OpenLoop — a project team composed of Cornellians and students from five other universities — was granted approval to bring their designs for a new form of high speed transportation to compete in California.
In 2013, Elon Musk, founder of Tesla Motors and SpaceX rolled out his vision for high-speed travel, called Hyperloop, in which people and goods would be transported in pods that move through low-pressure tubes.
This past summer, Musk announced a student competition to build half-scale versions of the pods, which will be tested and raced this summer on a one mile track constructed by SpaceX in California. Within hours of the announcement, Nick Parker ’18 formed a Cornell team.
Given the competition’s pressing timeline, it was a nearing the impossible task for just one group at Cornell to prepare for, according to Parker.
The team now consists of 85 members from six schools: Cornell, Harvey Mudd College, Memorial University of Newfoundland, Northeastern University, Princeton University and the University of Michigan, Parker said.
After their designs were approved this past weekend, the 31 teams, including OpenLoop, are focusing their attention on the Hyperloop pod competition this summer.
Unlike other teams, whose primary focus on building the fastest pod. Openloop has more ambitious goalsa, ccording to Parker and Business Lead Julian Moraes ’18.
“We want to make the technology work,” said Moraes. “We are trying to lay out a model that Hyperloop technology can actually construct – a model that they can follow and use to figure out how to scale this technology and really profit from it.”
“[Other teams are] really emphasizing going as fast as possible, they’re building very lightweight aerodynamic pods,” Moraes said. “The real endgoal is to transport heavy cargo and lots of people, so we want to figure out how we can do that efficienty.”
Along with its emphasis on creating a practical technology, the considerable physical distances between the six schools naturally presents challenges, which has made communication and organization key, according to Parker.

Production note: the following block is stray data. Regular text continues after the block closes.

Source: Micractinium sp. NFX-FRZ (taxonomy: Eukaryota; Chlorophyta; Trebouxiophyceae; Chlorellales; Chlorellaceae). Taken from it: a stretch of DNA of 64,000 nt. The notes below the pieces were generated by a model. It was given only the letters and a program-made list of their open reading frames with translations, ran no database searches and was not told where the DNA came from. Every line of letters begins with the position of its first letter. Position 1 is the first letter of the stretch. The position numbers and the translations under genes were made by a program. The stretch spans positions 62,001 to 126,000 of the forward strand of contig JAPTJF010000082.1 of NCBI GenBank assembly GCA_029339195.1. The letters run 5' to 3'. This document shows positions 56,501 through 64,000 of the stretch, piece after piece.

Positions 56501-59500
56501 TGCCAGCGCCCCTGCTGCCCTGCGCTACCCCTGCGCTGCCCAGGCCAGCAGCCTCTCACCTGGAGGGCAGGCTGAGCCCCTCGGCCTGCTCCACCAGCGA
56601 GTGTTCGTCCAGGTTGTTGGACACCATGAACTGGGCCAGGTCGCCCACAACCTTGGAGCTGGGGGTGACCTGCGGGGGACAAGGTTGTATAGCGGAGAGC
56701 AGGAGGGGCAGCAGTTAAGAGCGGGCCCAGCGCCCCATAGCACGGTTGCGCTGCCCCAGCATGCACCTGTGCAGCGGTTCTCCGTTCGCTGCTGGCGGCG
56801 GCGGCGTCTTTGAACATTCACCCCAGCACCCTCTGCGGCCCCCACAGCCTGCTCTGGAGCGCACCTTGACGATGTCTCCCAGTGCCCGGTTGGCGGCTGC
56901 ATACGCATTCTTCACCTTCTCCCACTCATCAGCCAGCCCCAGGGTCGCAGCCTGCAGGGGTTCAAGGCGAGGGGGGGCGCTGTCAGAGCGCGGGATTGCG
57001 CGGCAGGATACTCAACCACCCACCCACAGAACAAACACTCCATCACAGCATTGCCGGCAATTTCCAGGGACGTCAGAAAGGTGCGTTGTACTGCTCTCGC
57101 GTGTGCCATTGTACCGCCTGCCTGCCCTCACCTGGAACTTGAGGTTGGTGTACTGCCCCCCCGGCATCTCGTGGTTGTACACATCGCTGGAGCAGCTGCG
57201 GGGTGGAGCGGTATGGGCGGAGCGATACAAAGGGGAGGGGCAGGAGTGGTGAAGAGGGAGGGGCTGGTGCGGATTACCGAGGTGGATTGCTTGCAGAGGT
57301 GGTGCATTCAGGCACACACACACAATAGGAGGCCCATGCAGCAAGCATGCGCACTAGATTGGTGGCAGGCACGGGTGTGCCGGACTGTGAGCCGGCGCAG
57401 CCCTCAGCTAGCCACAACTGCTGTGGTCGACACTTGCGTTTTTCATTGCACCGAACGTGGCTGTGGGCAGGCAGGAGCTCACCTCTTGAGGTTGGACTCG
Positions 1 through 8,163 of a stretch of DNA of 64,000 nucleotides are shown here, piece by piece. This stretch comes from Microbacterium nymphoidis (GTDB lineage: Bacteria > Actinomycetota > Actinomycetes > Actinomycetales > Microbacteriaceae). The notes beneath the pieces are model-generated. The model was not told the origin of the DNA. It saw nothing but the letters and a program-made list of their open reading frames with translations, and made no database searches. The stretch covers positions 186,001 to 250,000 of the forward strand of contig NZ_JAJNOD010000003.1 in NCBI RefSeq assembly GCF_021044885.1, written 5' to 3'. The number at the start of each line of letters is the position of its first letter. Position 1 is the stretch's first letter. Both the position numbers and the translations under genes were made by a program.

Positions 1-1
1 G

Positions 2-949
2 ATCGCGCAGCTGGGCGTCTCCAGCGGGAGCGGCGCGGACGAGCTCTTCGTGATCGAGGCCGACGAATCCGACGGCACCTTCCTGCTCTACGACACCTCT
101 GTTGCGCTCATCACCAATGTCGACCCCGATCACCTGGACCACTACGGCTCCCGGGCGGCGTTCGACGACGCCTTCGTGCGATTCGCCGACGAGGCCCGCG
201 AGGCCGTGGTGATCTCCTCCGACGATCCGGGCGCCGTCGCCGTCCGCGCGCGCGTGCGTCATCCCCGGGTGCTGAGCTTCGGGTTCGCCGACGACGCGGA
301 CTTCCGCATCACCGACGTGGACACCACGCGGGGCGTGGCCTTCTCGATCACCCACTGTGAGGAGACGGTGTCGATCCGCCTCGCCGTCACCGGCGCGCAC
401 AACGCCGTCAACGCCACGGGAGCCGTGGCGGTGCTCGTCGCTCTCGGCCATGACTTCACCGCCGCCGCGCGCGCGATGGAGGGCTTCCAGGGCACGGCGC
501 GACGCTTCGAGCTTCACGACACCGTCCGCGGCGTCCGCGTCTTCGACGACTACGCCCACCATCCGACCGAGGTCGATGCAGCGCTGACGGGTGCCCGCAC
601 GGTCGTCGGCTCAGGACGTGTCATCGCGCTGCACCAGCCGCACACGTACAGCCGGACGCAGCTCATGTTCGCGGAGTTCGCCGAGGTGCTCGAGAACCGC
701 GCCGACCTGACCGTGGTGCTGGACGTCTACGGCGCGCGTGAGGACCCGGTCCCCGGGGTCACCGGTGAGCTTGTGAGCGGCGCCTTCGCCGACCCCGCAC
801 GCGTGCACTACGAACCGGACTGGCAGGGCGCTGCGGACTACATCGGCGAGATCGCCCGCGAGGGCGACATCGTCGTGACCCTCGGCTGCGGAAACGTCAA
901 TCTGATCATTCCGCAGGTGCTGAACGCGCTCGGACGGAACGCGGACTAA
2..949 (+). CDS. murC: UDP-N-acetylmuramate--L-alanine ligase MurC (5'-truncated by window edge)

Parker and Moraes said that each of the six schools has distinct responsibilities in the designing process of OpenLoop. The Cornell team specifically works on suspension and handling much of the business side.
“We’re really lucky that Hyperloop does break down into pretty composable systems,” Parker said. “It could’ve been the case that it was all horribly interdependent and that there was just no good way to do this, but it did split pretty well.”
According to Parker, the hope is that all 85 teams can travel to California, and the team is reaching out to manufacturing shops where they can assemble the pod in California.
Moraes said that the construction of the pod will be costly –– approximately $45,000-$50,000 –– so the business team will play an important role.
Moraes and others are actively reaching out to companies for donations, whether in cash form or donations of actual building materials.
“The number one challenge is how to establish our credibility to companies as a student team,” Moraes said. “How do we actually get their attention?”
In reflecting on the OpenLoop journey up to this point, Parker said it has been an incredible learning experience for the entire team.
“The breakneck pace SpaceX set for this competition has everyone giving 100% and doing whatever needs to be done — not necessarily the narrow field their coursework has prepared them for.”